If you are interested in seeing the polemics around climate giving way to improved climate science – and lets face it, a lot of the comrades around here find the polemics more fun – do not miss the storm being kicked up by Judith Curry on her blog Climate Etc. Curry is ‘Professor and Chair’ of the School of Earth and Atmospheric Sciences at the Georgia Institute of Technology and a bête noire (or at least a ‘crazy aunt’, as she puts it) of climate alarmists, as she is one of those competent insiders who keeps putting spokes in their wheels. She has three threads running on the topic of ‘Hiding The Decline’, referring to Phil Jones’s notorious Climategate email. The basic message to her fellow climate researchers is: stop trying to defend the indefensible. Some money quotes:
It is obvious that there has been deletion of adverse data in figures shown IPCC AR3 and AR4, and the 1999 WMO document. Not only is this misleading, but it is dishonest (I agree with Muller on this one). The authors defend themselves by stating that there has been no attempt to hide the divergence problem in the literature, and that the relevant paper was referenced. I infer then that there is something in the IPCC process or the authors’ interpretation of the IPCC process (i.e. don’t dilute the message) that corrupted the scientists into deleting the adverse data in these diagrams.
McIntyre’s analysis is sufficiently well documented that it is difficult to imagine that his analysis is incorrect in any significant way. If his analysis is incorrect, it should be refuted. I would like to know what the heck Mann, Briffa, Jones et al. were thinking when they did this and why they did this, and how they can defend this, although the emails provide pretty strong clues. Does the IPCC regard this as acceptable? I am sure do not.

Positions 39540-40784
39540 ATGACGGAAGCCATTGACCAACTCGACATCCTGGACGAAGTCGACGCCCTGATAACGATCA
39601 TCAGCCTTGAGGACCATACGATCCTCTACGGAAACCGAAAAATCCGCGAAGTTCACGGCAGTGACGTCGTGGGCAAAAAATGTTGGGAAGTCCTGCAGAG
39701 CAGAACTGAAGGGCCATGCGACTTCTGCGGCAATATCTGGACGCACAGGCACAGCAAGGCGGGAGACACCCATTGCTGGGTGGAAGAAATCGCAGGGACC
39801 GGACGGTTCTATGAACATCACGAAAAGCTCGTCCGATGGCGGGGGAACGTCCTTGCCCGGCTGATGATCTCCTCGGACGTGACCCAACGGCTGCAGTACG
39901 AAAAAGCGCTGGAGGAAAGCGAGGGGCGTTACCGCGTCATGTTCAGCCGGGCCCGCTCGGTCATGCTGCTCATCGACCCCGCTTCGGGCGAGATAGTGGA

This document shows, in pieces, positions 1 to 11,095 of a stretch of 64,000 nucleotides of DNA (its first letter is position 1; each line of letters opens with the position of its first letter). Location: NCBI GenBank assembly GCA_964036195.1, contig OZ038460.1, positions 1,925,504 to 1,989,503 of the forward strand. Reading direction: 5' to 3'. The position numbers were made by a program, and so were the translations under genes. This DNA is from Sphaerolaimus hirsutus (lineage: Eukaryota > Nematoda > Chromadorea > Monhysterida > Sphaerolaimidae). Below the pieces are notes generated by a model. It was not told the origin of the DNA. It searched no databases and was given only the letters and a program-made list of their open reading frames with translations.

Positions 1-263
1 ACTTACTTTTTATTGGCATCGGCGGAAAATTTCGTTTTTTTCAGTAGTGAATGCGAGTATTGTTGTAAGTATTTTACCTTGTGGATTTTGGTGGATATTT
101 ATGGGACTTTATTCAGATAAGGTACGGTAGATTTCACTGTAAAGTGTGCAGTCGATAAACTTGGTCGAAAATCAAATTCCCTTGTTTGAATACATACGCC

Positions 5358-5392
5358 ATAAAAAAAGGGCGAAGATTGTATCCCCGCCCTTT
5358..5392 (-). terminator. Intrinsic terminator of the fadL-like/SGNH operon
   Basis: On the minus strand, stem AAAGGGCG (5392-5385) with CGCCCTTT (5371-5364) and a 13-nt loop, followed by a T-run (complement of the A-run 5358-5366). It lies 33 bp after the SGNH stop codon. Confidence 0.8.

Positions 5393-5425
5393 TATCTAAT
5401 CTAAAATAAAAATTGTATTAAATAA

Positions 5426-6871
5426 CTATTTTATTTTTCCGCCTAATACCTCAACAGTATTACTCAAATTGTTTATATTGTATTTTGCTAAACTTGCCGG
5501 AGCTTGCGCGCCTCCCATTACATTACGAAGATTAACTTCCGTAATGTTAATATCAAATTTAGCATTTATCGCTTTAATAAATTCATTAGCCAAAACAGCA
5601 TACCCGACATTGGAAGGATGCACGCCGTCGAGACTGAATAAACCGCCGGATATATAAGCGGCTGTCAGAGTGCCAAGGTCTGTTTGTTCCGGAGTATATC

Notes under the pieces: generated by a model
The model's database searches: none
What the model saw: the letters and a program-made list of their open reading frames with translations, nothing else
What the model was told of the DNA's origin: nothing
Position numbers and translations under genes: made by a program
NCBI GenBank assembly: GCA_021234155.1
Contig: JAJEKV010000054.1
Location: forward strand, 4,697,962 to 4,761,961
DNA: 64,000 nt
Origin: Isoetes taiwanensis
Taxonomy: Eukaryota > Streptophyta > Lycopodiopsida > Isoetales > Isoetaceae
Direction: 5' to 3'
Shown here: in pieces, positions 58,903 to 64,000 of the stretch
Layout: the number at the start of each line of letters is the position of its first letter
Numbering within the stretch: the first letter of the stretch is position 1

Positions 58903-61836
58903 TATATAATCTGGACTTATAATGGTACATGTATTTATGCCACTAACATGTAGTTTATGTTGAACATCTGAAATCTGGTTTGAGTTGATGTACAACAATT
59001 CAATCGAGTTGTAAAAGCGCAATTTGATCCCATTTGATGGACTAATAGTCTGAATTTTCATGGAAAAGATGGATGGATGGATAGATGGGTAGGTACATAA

The subject of climate change is a complex and important topic; the public is counting on scientists to provide the best available information. When the public saw … climategate, with “hide the decline” being its slogan, there was a substantial loss of public trust. This is not a good thing for climate science, nor for policy deliberations.
The response to climategate (of which hide the decline is the slogan) of the climate scientists and the broader climate establishment has been to say to the public “not to worry, the science is still sound, nothing has changed.” No one is standing up to acknowledge the problems and talk about addressing them so that this kind of thing does not happen in the future. Restoring trust would have been easier a year ago than it is now.
Referring to supposed parallels between the hockey-stick controversy and a controversy over the relationship between hurricane intensity and global temperature:
When I ponder the hockeystick debate, and its differences with the hurricane debate, and then I read those emails, well, I don’t have much sympathy. They could have taken a different path in all this. The hurricane group (and certainly myself) are no saints, but they did the right thing and it didn’t take them all that long to do it.
It takes courage to take on her own profession’s establishment like this.